Come to the Dark Side…we have vegan and gluten-free goodies.


After a long search for a vegan pizzelle recipe last year, and a pile of fail at de-glutenizing them this spring, I present to you a recipe that passes muster.



Modified from Bryanna Clark Grogan’s recipe here.  Makes somewhere between 2-3 dozen.
I used 1/3 cup canola oil

I accidentally added 1/2 teaspoon almond extract, and anise-almond is a tasty combination

I used 1 cup organic powdered sugar (do NOT use granulated sugar.  It explodes on the hot iron and destroys the fragile GF flour matrix.)
I used 3/4 cup brown rice flour
3/4 cup sorghum flour
1/2 teaspoon xanthan gum

And I used oat flour since we stock that in the GF pantry.
Canola oil for iron (I used spray)

Follow Bryanna’s instructions the same.  They cook at setting 4-5 for about 2 minutes.

Not that I need to tell you how to eat them, but they’re fun to eat with ice cream (or vice cream for the lactose-intolerant) in sandwich or crumbled formats.  You can also roll the hot ones around a wooden spoon and fill the resultant tubes, once cool, with chocolate mousse, cannoli filling, or other goopy delights.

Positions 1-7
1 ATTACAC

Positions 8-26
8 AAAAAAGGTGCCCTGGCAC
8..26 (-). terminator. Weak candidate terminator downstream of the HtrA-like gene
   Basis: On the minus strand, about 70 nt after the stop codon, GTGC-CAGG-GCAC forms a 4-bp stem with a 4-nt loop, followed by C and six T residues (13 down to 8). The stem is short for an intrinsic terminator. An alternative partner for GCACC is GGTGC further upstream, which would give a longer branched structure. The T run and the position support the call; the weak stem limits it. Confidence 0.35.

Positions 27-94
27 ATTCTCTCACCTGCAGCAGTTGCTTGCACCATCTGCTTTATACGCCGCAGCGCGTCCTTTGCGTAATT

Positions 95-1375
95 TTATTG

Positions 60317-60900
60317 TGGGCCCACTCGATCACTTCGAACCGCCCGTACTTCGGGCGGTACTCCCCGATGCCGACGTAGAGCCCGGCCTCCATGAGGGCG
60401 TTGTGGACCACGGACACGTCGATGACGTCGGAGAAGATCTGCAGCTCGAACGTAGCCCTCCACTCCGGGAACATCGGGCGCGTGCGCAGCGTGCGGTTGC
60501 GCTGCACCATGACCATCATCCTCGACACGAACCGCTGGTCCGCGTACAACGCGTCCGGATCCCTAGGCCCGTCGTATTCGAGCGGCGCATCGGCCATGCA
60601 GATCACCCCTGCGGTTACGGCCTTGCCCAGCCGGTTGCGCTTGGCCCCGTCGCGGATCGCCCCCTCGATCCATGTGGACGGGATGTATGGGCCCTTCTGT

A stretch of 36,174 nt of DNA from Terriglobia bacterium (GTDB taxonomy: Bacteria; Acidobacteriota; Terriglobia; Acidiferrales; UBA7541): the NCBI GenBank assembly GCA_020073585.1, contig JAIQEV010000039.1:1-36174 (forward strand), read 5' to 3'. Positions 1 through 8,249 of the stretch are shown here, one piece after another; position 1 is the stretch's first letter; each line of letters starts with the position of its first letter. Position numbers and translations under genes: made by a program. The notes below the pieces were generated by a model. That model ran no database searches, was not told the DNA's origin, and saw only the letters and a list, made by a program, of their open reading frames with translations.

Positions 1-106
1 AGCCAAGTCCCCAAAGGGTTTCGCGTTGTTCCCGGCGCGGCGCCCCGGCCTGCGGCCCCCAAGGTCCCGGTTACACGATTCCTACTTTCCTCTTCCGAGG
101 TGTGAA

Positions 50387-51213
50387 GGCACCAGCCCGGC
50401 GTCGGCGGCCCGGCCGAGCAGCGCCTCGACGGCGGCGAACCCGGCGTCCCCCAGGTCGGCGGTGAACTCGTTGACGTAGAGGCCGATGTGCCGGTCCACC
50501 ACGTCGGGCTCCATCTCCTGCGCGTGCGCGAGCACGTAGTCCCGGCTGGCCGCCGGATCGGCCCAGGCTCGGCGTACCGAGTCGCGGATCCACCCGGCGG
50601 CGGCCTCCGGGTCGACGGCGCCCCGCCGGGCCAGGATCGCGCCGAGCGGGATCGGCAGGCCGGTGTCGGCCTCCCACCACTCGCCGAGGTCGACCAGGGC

They also come in chocolate!


Add 1/4 cup cocoa powder and 1/2 cup semi sweet chocolate, finely chopped, to the batter.  The chocolate bits will stick to the grids, so grease ’em well.



Another use for extra pizzelles: break ’em up and mix ’em in vanilla cupcakes, then put more broken pizzelles in chocolate frosting, and top with “wings” from the remaining bits and pieces.

May you have happiness and understand the cause of happiness…in 2012.
Come to the Dark Side…we have vegan and gluten-free goodies.

The Holidays and You: Perfect Together? | Melty Mints

Remember that old New Jersey tourism slogan, “New Jersey and You: Perfect Together”?  Can you be a tourist this holiday, observing but not being of them?  Granted, there’s also the tourist philosophy of, “When in Rome, do as the Romans do.”  My family’s not from Rome (Naples and Sicily, thank you very much).

What I want to get at here is this: the holidays are a source of stress for some people.  Common knowledge, no need to cite the source.  Whether you’re facing in-laws you dislike, coming home as a newly queer-identified individual, dealing with religious tensions, or feeding an obnoxious number of people with disparate dietary preferences, there are numerous ways in which–